Although his given name was Patrick John McNamara, he was often billed as J. Patrick McNamara because when he joined Actors’ Equity, he was told another Patrick McNamara was already in show business, Stone said. He solved that problem by putting his middle initial first.

“He was a solid actor,” said David Cuthbert, a former theater critic for The Times-Picayune. “He was believable, and he was real. You’d look at him in ‘Close Encounters,’ and you’d see the same things you’d seen onstage.”

McNamara returned to New Orleans to found Energy Theatre, which opened in March 1974 in the Prytania Theater in Uptown New Orleans. The first attraction was the musical revue “Jacques Brel Is Alive and Well and Living in Paris.” Audiences loved it, he said in a 1976 Times-Picayune interview, but the theater was never more than 40 percent full, and local actors resented that no local performers were in the cast.

Moreover, he said, “I’m one of the world’s worst fundraisers.”

McNamara staged strong plays, including “That Championship Season,” “The Hot L Baltimore” and “Long Day’s Journey Into Night” with Geraldine Fitzgerald, but audiences didn’t come. In the newspaper interview, he announced he was moving to Los Angeles.

Energy Theatre “should have lasted longer than it did,” Cuthbert said.

Posted by Geoff at 7:59 AM CST
Updated: Thursday, January 12, 2023 5:27 PM CST
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Wednesday, January 11, 2023

Peet Gelderblom is interviewed about his Re-cut of Raising Cain by John Gaspard on the newest episode of The Occasional Film Podcast. A transcript of the interview is conveniently provided on the same page. Gaspard makes an interesting link between the original version of Raising Cain and De Palma's Carrie:
Before chatting with you, I sat down and rewatched both versions and took notes to try to figure out what the order was. And what throws it off for me a little bit is the opening shot in the theatrical cut of the park from high up is very much a Brian DePalma opening shot, you know, very close to what he did in “Carrie.” Whereas, the opening shot in the clock store is not really a DePalma shot. It's a little mundane. It's a wide shot. It's interesting, you know that Jenny walks up and sees herself in the heart shaped camera and all that--

Peet: It encapsulates the whole movie, but that's in a different way than the original did.

Yes, exactly. And then as I was going through—and I'm sure you ran into this, it's regardless of whether it's the re-cut or the theatrical one—it's a dream sequence with a flashback built into it. And so it isn't until you get out of the dream sequence that you realize, oh, that was a dream sequence. But then in your mind, you're going well, then, was the flashback real, or is that part of the dream?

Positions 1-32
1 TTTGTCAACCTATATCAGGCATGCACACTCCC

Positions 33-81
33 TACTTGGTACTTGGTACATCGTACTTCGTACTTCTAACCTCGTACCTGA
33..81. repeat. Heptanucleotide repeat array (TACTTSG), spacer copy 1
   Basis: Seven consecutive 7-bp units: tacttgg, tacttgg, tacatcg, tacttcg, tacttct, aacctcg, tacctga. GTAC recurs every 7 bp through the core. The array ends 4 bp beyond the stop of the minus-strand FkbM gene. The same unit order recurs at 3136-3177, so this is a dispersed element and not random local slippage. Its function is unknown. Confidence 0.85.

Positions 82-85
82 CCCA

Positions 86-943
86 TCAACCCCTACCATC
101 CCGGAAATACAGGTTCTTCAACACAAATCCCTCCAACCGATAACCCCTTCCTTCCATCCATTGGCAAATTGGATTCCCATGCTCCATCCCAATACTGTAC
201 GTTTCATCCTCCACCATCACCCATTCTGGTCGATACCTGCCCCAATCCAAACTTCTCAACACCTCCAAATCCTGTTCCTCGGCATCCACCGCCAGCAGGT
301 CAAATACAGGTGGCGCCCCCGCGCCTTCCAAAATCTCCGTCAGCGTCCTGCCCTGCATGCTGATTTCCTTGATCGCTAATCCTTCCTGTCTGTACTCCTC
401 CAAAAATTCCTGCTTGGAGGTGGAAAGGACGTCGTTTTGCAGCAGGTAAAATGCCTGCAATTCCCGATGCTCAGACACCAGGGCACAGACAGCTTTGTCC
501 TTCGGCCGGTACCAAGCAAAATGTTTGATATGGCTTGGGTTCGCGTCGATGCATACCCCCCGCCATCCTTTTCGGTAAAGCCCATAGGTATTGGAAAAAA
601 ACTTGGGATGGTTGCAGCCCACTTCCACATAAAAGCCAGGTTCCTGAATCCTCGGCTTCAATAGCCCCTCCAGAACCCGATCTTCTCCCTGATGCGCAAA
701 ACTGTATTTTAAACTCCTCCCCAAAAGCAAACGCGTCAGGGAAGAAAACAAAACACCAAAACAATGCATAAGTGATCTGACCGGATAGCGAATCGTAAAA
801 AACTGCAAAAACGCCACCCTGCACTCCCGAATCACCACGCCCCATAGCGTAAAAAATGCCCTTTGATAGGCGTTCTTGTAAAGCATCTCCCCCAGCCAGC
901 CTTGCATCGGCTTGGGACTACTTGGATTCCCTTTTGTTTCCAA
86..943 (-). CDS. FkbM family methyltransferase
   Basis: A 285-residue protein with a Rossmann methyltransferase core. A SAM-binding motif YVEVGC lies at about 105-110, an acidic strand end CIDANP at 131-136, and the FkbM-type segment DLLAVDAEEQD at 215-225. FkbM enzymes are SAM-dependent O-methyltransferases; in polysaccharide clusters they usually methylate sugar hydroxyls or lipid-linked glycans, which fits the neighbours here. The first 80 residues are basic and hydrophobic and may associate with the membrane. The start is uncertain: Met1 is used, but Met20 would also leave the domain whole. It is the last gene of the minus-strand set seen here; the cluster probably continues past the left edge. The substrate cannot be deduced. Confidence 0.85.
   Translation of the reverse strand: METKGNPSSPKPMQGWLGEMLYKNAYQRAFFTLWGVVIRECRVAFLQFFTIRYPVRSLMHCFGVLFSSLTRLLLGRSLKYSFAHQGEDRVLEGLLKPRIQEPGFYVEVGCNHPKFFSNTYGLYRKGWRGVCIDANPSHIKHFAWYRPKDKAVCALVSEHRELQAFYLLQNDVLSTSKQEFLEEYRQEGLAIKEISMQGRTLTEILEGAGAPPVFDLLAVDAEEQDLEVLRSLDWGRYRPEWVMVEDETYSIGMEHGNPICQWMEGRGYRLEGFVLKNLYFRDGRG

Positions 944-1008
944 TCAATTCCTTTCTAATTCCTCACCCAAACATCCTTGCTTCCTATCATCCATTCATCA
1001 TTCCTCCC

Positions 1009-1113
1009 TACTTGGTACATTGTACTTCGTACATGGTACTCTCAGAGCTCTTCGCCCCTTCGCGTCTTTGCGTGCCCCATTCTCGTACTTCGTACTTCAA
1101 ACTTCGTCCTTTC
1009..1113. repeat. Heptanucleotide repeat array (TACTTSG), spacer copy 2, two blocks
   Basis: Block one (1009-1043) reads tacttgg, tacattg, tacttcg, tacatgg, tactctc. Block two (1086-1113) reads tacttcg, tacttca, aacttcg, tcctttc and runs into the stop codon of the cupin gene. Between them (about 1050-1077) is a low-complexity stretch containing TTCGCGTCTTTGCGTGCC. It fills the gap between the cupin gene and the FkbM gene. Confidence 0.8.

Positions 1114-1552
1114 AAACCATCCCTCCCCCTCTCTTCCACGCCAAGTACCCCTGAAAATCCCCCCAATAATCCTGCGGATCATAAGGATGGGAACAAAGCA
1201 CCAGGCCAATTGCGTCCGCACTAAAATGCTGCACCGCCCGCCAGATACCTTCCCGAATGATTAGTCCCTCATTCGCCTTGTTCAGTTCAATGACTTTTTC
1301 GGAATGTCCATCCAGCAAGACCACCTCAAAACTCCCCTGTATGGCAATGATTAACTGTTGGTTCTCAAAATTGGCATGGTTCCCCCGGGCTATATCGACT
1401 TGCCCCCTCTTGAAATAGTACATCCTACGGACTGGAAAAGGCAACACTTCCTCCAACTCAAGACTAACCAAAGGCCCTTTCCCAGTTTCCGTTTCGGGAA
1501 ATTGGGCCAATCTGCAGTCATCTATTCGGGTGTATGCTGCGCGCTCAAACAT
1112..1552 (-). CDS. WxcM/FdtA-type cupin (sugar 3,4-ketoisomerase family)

And then they've added in narration as part of the flashback to help explain it, which I'm guessing was done in post. And so now they have a narration thing. So they have to keep that up. And then when they switch it around, when you did the version that was closer to what he wanted, it's still a bit wonky, regardless of whether you're chronological or not. And the audience has to go: okay, she's going to the hotel. Is this a dream? It must be a dream, because she's walking into the room and she doesn't have a key. That's the only clue, I think, that it's really a dream. And then obviously it's a dream, because she's killed and wakes up. And then you have the repeat of the thing with the gift and all that.

So, regardless of the order of everything before, that whole section, I think is always going to throw an audience off.

Peet: You're right, but the wonkiness, if you call it that, it is intentional. What he wanted to do, and he has stated this in interviews is, you know, normally with kind of police mystery, there is something going on and you don't know quite what. And then the detectives, they start to ask around. And you slowly assemble information, and it becomes clearer and clearer what actually has happened. And he really wanted this time to fuck with his audience, of course, because that's what Brian DePalma does. And he said, what if all the information the audience is getting is either a dream, it has never happened? Or they don't know if it's happened. Or, you know, it's an unreliable narrator. That was actually the game.

And he's so good at that.